I thought it might be interesting to share an email that came to me the other week about a technique I used. Well, not the actual email, but the idea of how a technique starts one way and transforms as others pick it up and add their own touch to it.
The original email asked me about the technique I used to paint my Deathwing troops and how something like that would transfer over to painting Imperial Guard. All Things 40k has got a good tutorial on painting Imperial Guard that runs similar to my approach, but has a little (actually a lot) more depth to it.
But before getting into any actual process you might want to try, let's look at where I got the idea originally.
Photo from Bushido in the 41st Millennium
Many moons ago, while cruising the FTW Blog rolls, I came across this post that had a few pictures of a Space Marine Librarian in terminator armour being painted up. It wasn't the paint scheme that caught my eye, Librarians are blue and so is this one, but it was the base color and highlight combination that stood out to me.
I thought this is a great way to suggest the color of something without actually having to paint it that way. I went on to elaborate by turing my whole theory into a quiz to prove my point, but the end result is the idea works great if you can get the right color combinations.
So I took what I saw in the picture and attempted to recreate it for my own purposes. A couple test paintings on some spare legs and I found just the right color combination to get the results I wanted.
And my Deathwing were born. They aren't going to win any awards for painting, but that's not the point. They are an experiment. I'm sure I could do it over and paint them to a much higher standard using he same technique. Maybe one day, when I have nothing else left to paint, I'll give it a try.
But not being happy with just painting troops, I decided to see if I could take the same approach and apply it to something bigger, like a Dreadnought. It works just as well, you just need to refine your weapon painting skills since those parts of the model are bigger and play a larger role visually.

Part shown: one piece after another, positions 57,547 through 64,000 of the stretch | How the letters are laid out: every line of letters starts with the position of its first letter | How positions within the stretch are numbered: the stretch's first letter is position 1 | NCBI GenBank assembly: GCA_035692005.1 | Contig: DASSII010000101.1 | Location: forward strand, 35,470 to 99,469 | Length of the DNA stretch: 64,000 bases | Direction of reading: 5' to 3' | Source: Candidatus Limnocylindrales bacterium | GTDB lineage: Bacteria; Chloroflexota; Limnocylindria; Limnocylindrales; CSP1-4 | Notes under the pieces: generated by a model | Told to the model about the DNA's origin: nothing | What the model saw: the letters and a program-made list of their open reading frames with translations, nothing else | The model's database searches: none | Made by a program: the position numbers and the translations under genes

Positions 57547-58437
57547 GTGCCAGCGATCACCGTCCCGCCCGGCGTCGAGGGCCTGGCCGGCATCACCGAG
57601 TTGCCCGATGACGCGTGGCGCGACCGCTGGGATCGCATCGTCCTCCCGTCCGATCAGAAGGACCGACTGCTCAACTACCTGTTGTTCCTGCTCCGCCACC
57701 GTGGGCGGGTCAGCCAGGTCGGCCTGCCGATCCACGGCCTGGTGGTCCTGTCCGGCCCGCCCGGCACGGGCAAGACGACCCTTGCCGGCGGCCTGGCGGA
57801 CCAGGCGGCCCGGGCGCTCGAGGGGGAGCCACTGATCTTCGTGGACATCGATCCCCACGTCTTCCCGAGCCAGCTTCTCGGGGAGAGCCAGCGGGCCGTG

Then with two successes under my belt, it was time to move up to vehicles.
And it worked again. Just like the dreadnought, you need have a plan for your weapons and painting large flat areas as well. Obviously, since those are found on vehicles and not something commonly found on troop models.
This was all good and well since I'd been sticking to the same colors. The next question I had was could I change the colors and still get good results?
That's where I still need to do some more experimenting. My attempt at a Librarian model didn't turn out as well as I would have liked. My Scouts on the other hand did turn out fairly well for being another experiment.
And so we come to the email asking how to apply this technique to Imperial Guard. How exactly to do it, I don't know. I do know it will work if you're willing to invest a little time in experimenting and getting the right colors.
Ultimately, it's as simple as choosing a neutral base color, adding a wash and then adding a single line highlight in key areas.
These were sent to me in the email showing me how the writer had used my original technique on his models. A huge success if you ask me. Mind you, they are still WIP shots and not everything is painted, but I hink he's definitely got a tabletop quality model here once he gets the last details added.
And that shows you, it shouldn't take much to get nice looking models. You don't have to spend 100 plus hours on one model just to get it tabletop ready. A basecoat, a wash and maybe a highlight is all it really takes sometimes.
Do I love to see lavishly painted and converted models on the table, sure, who doesn't? But I'm just as happy playing against an army that is painted. Just painting them makes all the difference in the world.
Make sure to check out these posts as they might help:
What do the words "Pro-Painted" mean to you?